Scroll Tracking with Google Tag Manager

Almost a year ago LunaMetrics posted a great scroll tracking script for Google Analytics. I won’t get into details why to implement this tracking and what are the benefits from it (you can read that in the original LunaMetrics article). Instead I’ll show you how to implement this scroll tracking with Google Tag Manager step by step.

Step One – the Scroll Tracking Script

First – we start with an HTML tag, containing the JavaScript for the scroll Tracking. I borrowed the Lunametrics script and modified it to work with Google Tag Manager.

Copy the following script and paste it in new HTML Tag:

  (function (window) {
    'use strict';

        var cache = [];
        /* inArray function borrowed from:
         * jQuery 1.10.1
         * */
        function inArray(elem, array) {
            var i, length;
            for (i = 0, length = array.length; i < length; i++) {
                if (array[i] === elem) {
                    return i;
            return -1;

        /* Each function borrowed from:
         * jQuery 1.10.1
         * */
        function each(object, callback) {
            var name;

            for (name in object) {
                if (object.hasOwnProperty(name) &&[name], name, object[name]) === false) {
        /* Throttle function borrowed from:
         * Underscore.js 1.5.2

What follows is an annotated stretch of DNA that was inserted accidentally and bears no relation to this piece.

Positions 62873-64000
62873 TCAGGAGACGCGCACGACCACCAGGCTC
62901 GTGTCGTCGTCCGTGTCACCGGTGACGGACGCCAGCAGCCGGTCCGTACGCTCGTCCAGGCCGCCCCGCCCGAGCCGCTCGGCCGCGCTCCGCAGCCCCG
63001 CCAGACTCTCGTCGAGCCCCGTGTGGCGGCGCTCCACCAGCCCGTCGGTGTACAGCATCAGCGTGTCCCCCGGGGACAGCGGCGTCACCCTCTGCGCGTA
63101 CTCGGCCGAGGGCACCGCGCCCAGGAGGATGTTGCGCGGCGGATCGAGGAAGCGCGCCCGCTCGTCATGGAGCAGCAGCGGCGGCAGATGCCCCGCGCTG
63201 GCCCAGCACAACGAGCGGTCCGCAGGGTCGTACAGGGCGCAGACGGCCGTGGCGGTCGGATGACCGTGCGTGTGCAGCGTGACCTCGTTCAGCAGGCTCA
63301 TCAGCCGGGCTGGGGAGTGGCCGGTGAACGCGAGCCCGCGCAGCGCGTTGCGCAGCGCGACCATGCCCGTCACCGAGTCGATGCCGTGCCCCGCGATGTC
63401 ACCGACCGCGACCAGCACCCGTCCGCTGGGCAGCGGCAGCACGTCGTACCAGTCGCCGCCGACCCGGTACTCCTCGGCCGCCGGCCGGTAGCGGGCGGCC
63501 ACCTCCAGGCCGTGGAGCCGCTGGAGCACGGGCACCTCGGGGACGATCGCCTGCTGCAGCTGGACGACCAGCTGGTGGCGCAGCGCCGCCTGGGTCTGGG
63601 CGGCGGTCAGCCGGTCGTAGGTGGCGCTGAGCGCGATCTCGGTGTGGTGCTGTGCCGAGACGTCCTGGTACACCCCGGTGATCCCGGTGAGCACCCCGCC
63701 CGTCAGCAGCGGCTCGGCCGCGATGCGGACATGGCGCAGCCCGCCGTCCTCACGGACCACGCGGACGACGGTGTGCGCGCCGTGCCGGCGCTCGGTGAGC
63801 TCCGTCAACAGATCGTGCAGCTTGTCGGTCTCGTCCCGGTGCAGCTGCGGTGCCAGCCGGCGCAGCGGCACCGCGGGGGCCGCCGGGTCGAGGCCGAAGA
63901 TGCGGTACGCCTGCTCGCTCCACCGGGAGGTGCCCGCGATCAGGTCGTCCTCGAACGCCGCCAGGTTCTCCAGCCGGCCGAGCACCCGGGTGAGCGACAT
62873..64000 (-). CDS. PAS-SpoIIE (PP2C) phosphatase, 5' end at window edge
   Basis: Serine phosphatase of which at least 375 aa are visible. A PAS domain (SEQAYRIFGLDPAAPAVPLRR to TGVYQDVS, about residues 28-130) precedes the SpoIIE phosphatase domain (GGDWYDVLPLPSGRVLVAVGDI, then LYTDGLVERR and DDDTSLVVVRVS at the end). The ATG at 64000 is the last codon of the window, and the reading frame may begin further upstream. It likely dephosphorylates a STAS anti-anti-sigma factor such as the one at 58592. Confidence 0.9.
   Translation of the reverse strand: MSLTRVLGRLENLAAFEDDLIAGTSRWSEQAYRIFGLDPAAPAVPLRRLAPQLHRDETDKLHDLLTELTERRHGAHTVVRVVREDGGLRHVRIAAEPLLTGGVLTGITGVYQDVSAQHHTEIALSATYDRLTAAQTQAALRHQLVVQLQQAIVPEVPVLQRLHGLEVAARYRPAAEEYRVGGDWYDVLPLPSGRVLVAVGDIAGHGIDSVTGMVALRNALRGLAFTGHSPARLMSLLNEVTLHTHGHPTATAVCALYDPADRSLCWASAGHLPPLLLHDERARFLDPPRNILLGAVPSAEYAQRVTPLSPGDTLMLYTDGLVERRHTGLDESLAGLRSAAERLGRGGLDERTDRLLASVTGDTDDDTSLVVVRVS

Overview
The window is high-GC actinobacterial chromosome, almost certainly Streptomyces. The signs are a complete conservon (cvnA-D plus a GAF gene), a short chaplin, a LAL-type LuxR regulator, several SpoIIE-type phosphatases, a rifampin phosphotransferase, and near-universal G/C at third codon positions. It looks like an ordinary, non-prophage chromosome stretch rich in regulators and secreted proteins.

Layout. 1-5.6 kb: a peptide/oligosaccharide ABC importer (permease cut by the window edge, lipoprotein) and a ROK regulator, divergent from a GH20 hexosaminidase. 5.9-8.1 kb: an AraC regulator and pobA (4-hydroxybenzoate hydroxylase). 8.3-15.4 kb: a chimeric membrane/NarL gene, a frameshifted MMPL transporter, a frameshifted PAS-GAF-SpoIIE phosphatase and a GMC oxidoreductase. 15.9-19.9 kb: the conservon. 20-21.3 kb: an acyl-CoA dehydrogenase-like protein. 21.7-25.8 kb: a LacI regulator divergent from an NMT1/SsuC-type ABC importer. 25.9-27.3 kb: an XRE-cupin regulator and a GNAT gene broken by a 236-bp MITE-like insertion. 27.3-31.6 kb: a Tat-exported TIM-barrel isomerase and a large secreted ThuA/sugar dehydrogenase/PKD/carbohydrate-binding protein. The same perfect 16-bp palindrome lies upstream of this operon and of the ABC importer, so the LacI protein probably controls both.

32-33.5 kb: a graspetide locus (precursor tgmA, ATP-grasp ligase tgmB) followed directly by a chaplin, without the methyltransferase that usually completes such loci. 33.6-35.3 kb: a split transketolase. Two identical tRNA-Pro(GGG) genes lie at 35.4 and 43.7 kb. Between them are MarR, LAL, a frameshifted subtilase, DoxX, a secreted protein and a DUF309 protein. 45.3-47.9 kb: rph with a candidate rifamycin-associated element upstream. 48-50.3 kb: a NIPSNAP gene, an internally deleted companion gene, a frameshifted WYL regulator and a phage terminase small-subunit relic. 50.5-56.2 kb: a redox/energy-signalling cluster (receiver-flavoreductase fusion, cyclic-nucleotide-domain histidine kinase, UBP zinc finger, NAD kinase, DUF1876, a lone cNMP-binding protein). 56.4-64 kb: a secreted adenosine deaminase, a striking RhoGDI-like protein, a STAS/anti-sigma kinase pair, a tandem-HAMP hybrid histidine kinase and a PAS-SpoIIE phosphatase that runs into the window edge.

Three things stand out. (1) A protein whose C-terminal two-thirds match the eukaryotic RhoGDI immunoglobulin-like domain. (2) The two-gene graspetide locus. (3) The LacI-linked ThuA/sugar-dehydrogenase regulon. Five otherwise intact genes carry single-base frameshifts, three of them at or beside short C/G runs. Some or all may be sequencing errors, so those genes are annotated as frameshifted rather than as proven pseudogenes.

* (c) 2009-2013 Jeremy Ashkenas, DocumentCloud and Investigative Reporters & Editors
         * Underscore may be freely distributed under the MIT license. */
        function throttle(func, wait) {
            var context, args, result;
            var timeout = null;
            var previous = 0;
            var later = function () {
                previous = new Date;
                timeout = null;
                result = func.apply(context, args);
            return function () {
                var now = new Date;
                if (!previous) {
                    previous = now;
                var remaining = wait - (now - previous);
                context = this;
                args = arguments;
                if (remaining <= 0) {
                    timeout = null;
                    previous = now;
                    result = func.apply(context, args);
                } else if (!timeout) {
                    timeout = setTimeout(later, remaining);
                return result;
        function calculatePercentages(docHeight) {
            return {
                '25%': parseInt(docHeight * 0.25, 10),
                '50%': parseInt(docHeight * 0.50, 10),
                '75%': parseInt(docHeight * 0.75, 10),
                // 1px cushion to trigger 100% event in iOS
                '100%': docHeight - 5
        function checkPercentages(percentages, scrollDistance) {
            each(percentages, function (key, val) {
                if (inArray(key, cache) === -1 && scrollDistance >= val) {
                  var gtmScrollDistance = 'Scrolled ' + key;
                  dataLayer.push({'event':'scrollTracking','scrollDepth': gtmScrollDistance});
        window.onscroll = throttle(function () {
           * We calculate document and window height on each scroll event to